Savings Tip: How to Buy Meat in Bulk to Save Money – Couponing 101
If you’re big on saving money, you probably already buy things in bulk. Paper goods and laundry detergent are the most popular items to buy in bulk because they don’t go bad, or at least take a VERY long time to do so.
One thing that you may not be buying in bulk (I know it took me way too long to start) is meat! After all, it’s the most expensive part of most families’ grocery bills, so why wouldn’t we save as much as possible on it? Even a few cents per pound can really add up over time.
When I first started grocery shopping, I would buy meat in 1 pound packages because that is generally the amount I would need for our meals that week. I avoided the larger packages because few things pain me more in life than throwing away food because we couldn’t use it before it went bad.
Honestly, I just assumed those larger packs were meant for families with lots of kids or the occasional party-sized meal. It didn’t occur to me that I could separate the large packages of meat into smaller portions and freeze what I wasn’t going to use right away. I soon learned that buying the larger package could save me a lot of money!
When buying meat in bulk, I try to set aside time after my grocery run to portion and freeze it right away. The last thing I want to do is forget that it’s in the back of my fridge and have to throw it out because I didn’t freeze it in time.
And, bulk meats are often featured in grocery stores’ weekly ads. If you see a special for a type of meat that you’re likely to use in the future, I’d say snag it and freeze it. You don’t have to have it on the menu for the week to take advantage of a great deal! Just make sure you have enough freezer space and storage bags for it.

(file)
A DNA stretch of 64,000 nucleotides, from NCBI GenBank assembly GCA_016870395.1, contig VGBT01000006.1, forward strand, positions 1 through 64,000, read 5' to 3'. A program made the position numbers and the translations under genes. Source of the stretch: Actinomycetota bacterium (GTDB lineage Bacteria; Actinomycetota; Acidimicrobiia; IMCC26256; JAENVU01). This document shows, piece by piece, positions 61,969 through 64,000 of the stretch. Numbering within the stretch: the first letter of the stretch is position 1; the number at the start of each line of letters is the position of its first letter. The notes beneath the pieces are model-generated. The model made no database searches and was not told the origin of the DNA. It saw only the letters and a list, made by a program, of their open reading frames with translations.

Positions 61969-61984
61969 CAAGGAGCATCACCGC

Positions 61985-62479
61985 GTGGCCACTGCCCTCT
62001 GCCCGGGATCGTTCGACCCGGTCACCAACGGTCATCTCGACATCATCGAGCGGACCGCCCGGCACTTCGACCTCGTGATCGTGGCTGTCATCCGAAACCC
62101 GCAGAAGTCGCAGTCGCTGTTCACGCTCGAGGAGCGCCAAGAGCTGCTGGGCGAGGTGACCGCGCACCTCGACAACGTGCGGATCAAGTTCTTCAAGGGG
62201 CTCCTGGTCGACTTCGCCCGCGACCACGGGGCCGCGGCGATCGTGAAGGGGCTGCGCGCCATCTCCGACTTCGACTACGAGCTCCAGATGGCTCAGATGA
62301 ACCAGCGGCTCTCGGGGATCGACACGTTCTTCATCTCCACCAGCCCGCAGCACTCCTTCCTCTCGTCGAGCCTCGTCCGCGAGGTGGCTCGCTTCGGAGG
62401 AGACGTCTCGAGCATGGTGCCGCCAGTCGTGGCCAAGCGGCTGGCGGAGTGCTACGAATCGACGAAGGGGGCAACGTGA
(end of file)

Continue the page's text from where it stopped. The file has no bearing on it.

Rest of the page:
Some tips for portioning and freezing meat:
- Portion them into sizes that you will be able to use all at once — avoid thawing and refreezing meat
- For ground meats, the flatter the shape you store them in, the faster they will thaw
- Label each portion of meat with the type and amount of meat, as well as the date it was frozen
- Use reusable freezer-safe bags that are better for the environment and your wallet
- Set up your bags or containers so that you don’t have to touch the outside of them much or at all once you start handling the raw meat
- If you have them, use food-safe gloves to avoid touching the raw meat directly
- Pay attention to anything that gets touched by the meat or residual liquids and disinfect them when you’re done
Real life example:
I recently bought a 5-lb. package of ground chuck at $1.49 per pound, so the entire 5 pounds cost me $7.45. If I were to buy five 1-lb. packages at $1.99 per pound, I would pay $9.95 for 5 pounds. By buying in bulk I saved $2.50 on 5 pounds of meat. It took – no kidding – 3 minutes for me to portion and freeze 5 pounds of chuck. Translation: 3 minutes to save $2.50, or $50 per hour! Now, obviously I’m not going to separate meat for an hour, but you get the picture. Little money saving efforts like these really do add up.
Hopefully this will help someone to save a little money on groceries this week, and a lot of money over time!
What are your favorite meats or groceries to buy in bulk? Do you have any creative ways for storing or using up large quantities of meat?